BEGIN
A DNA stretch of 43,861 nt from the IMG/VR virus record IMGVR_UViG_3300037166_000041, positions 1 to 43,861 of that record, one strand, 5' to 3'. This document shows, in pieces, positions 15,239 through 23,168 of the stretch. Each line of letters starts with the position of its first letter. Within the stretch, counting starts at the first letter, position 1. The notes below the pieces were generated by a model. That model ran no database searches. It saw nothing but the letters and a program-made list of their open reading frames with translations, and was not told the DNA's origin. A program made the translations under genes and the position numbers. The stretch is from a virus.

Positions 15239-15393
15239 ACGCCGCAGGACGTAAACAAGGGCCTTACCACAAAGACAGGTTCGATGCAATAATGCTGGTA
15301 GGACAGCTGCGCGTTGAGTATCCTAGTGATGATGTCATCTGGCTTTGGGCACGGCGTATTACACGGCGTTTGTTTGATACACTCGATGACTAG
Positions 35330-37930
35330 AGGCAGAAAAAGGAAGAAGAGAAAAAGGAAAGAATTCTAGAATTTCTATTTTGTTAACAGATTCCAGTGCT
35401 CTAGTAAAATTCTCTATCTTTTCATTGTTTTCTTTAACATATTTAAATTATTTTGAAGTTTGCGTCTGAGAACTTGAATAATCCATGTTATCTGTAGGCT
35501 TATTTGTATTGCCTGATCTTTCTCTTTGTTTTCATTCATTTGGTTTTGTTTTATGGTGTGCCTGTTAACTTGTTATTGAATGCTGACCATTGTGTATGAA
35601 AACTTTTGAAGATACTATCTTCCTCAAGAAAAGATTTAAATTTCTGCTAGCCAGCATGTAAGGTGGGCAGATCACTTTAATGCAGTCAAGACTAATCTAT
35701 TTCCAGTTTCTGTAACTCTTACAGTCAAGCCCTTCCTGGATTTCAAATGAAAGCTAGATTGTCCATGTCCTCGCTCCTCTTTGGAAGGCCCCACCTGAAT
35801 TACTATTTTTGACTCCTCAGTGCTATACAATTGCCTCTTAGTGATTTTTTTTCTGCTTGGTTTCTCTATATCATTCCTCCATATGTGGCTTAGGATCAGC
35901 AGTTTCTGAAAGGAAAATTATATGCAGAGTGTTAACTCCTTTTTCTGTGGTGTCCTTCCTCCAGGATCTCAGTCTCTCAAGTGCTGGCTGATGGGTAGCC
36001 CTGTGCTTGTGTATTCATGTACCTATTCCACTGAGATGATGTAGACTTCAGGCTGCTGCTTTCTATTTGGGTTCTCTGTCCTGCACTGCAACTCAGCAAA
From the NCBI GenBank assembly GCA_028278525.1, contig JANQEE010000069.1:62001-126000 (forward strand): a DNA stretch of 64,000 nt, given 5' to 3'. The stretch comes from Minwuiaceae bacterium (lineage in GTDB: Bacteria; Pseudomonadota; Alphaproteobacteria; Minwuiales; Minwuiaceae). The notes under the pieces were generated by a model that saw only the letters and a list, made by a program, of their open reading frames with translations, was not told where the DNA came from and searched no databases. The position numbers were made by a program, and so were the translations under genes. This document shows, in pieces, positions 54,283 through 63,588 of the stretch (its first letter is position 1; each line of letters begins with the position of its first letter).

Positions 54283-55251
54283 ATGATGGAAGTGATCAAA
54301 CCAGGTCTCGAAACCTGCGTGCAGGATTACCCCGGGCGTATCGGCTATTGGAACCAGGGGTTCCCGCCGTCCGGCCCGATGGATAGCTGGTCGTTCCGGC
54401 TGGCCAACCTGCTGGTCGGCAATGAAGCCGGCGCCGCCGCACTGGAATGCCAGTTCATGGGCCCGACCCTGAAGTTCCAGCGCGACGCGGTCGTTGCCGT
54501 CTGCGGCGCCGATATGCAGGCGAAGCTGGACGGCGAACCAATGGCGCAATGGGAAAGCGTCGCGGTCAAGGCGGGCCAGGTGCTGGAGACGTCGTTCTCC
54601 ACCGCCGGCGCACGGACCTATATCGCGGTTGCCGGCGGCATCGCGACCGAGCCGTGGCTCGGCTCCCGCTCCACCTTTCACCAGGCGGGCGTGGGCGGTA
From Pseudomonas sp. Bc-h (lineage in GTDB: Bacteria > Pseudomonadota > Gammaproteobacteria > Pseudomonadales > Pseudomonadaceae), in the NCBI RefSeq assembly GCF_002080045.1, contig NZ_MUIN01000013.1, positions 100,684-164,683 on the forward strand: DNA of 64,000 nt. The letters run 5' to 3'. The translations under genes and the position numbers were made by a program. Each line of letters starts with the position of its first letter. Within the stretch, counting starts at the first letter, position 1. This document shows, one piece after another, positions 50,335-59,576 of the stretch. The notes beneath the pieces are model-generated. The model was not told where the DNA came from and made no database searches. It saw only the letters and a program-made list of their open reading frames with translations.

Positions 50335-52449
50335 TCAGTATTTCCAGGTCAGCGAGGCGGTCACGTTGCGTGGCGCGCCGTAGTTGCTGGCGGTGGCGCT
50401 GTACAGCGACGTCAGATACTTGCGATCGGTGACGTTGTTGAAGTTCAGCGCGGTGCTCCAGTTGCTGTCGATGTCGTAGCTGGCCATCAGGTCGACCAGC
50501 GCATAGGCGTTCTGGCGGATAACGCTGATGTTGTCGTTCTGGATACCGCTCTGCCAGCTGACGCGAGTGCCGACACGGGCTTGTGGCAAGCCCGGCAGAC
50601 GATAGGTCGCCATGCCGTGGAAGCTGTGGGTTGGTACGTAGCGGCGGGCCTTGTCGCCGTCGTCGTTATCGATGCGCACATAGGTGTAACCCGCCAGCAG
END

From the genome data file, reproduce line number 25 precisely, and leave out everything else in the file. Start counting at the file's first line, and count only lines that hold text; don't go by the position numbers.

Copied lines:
50501 GCATAGGCGTTCTGGCGGATAACGCTGATGTTGTCGTTCTGGATACCGCTCTGCCAGCTGACGCGAGTGCCGACACGGGCTTGTGGCAAGCCCGGCAGAC